- The Washington Times - Wednesday, May 14, 2003

The U.S. Coast Guard says nearly 700 boaters die on the water every year and that around 80 percent of them did not wear life vests. It says 4,274 people were injured and 6,419 boating accidents caused more than $31million damage. Those are important numbers, yet we wonder how many people will pay attention to such stark statistics.

If you need a reminder on the importance of such things — particularly during National Safe Boating Week, Saturday through May 23 — come along with me on a couple of Mueller outings that turned out to be, well, not so typical for a guy who earns a good deal of his income from being on the water.

One of the worst was a summer morning in 1986 when I launched my 17-foot aluminum semi-vee boat in Cuckold Creek in Charles County for a morning of trotlining for blueclaw crabs.

When I began to pay out a baited, 1,000-foot-long trotline with the outboard motor humming in the predawn light, a part of my trotline became tangled in the motor’s propeller. Bummer, I thought, and killed the engine, then climbed over the boat seats to lift the motor up. As I locked the motor into the up position, with the prop completely out of the water, I had to lean over with my weight on the motor to untangle the nylon line and finger-sized eel baits.

With a sickening snap, the motor locking bracket broke, and the outboard fell back into the water in the running position. The instant downward movement of the motor catapulted me into the creek — and my life vest was still inside the boat.

I now was in 9 feet of water, ensnared in my own trotline. I kept my cool, got free of the line and then treaded water as the tide slowly pulled my little boat out into the Potomac River.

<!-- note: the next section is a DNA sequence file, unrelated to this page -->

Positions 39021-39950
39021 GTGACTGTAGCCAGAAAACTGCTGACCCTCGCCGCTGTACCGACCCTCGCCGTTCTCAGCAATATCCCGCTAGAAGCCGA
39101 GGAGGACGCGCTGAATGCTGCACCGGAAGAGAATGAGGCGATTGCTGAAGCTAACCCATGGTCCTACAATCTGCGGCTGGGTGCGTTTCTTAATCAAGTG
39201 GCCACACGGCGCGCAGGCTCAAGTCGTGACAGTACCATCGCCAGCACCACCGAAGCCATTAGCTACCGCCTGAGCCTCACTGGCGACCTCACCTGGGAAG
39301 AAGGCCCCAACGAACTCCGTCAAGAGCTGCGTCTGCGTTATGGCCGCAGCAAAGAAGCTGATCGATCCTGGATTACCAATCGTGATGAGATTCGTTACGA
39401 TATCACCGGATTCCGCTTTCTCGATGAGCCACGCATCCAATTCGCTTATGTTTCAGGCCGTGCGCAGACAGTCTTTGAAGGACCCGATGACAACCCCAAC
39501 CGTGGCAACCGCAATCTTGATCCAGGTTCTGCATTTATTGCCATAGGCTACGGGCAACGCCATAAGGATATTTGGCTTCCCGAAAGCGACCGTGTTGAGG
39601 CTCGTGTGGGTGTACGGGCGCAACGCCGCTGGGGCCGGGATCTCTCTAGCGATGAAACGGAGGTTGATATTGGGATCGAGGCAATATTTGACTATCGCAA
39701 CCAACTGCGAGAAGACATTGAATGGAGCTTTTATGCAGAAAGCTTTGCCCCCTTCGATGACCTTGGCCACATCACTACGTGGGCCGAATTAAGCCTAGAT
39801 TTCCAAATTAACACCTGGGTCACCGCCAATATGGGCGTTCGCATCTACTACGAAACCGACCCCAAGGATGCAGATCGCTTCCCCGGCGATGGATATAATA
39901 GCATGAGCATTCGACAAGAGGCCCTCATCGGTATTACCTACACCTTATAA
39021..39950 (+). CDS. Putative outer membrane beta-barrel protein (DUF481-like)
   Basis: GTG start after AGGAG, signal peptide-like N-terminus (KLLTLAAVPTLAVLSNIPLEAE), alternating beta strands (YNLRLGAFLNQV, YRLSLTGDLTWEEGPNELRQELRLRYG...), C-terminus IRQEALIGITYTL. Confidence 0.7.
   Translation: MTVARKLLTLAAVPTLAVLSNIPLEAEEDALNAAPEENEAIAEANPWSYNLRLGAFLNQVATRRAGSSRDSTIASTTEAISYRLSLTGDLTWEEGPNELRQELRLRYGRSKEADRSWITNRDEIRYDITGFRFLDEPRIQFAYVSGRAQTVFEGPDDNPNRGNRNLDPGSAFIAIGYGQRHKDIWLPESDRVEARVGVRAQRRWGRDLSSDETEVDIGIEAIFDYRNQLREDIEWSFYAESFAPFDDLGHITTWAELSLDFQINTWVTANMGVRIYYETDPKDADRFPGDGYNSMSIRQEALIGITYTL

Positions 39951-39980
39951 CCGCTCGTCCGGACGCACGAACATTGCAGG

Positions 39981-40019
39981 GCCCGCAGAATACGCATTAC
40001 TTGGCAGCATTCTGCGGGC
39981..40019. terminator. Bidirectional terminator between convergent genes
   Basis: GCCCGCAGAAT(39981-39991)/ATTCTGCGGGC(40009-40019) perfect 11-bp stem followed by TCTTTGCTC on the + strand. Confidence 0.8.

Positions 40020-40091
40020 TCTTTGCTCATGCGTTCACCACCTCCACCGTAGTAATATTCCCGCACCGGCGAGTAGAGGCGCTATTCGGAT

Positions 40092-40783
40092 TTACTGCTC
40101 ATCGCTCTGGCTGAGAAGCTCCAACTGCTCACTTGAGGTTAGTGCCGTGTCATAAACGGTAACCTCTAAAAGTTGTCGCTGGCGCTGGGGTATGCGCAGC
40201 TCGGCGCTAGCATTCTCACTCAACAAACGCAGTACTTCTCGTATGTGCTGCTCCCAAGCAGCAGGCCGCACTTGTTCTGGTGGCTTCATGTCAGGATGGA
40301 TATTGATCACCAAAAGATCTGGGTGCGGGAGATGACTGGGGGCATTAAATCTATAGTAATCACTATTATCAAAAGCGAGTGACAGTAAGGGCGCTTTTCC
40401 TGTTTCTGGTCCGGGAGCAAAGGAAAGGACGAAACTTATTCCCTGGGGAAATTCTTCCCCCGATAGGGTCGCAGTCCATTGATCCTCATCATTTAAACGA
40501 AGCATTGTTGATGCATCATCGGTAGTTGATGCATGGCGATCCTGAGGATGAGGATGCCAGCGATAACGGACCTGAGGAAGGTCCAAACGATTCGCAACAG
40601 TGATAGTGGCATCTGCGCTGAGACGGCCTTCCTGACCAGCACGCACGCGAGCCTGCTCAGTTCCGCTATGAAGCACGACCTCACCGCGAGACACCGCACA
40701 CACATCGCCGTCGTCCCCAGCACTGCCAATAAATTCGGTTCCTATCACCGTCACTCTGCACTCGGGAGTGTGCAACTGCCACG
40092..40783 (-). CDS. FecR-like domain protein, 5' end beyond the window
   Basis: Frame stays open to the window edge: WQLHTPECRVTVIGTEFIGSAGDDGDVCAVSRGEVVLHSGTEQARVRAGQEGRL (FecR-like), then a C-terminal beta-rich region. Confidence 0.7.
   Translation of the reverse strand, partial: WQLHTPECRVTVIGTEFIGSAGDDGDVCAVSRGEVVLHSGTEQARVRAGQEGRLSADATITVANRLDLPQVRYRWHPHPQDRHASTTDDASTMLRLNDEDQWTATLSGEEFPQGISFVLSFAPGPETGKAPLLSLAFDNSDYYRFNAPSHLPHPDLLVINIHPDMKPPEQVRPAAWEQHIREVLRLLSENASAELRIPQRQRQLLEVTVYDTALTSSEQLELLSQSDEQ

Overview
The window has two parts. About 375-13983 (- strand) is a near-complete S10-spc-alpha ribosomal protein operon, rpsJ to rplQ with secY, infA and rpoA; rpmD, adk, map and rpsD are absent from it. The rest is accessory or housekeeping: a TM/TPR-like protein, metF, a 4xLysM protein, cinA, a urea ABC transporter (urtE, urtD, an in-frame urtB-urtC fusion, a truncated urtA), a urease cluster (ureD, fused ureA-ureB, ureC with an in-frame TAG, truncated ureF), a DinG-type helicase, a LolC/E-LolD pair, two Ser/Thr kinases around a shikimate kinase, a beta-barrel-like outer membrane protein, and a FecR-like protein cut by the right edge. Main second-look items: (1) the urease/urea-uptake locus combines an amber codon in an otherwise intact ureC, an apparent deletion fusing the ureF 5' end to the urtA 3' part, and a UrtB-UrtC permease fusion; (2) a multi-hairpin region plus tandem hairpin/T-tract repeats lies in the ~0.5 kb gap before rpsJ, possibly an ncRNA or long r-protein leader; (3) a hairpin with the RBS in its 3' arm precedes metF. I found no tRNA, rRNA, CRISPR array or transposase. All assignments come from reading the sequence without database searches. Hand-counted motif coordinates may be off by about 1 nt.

I’ll spare you the drama that ensued when I tried to catch up with the boat. I eventually reached it, hanging on the side of the boat totally exhausted. That’s when I saw my life jacket, a zip-up bass boater’s vest that cost a pretty penny. Somehow I reached the vest, was able to slip it on a little at a time, even zip it up. I looked up into the heavens and said, “Not today. No, not today. Today I’m going to live.”

What an incredibly important lesson I learned that somber, dangerous morning. From then on, my vest was on my body whenever the boat was in motion.

Yet another story that will raise the hair on the back of your neck came during a wading trip in the upper Potomac River around Harper’s Ferry. As is my custom, if I go wading for smallmouth bass, I use my zippered life vest that has pockets galore with Velcro fasteners to hold small boxes of spinners, grubs, jigs and such. The added benefit is that the moment I wade into a deep river pocket and lose footing, the flotation material in the vest allows me to glide across footless depths until I reach shallow enough water to continue walking on the river’s bottom.

A friend who waded with me that day didn’t believe in such safety measures and disappeared in a river hole, losing his hat and rod as he attempted to swim to shallower water. The river current, however, got a hold of him and carried his light body a good portion downstream. He was screaming for help, which was eventually provided. However, it scared him half to death. Nowadays, when he wades for fish, he wears a life vest and swears to the goodness of it.

So, please, listen to the National Safe Boating Council and the U.S. Coast Guard. Take water seriously. Wear your life jacket or life vest and don’t become a statistic. I can’t afford to lose readers.

Look for Gene Mueller’s Outdoors column every Sunday and Wednesday and his Fishing Report every Thursday, only in The Washington Times. E-mail: [email protected].

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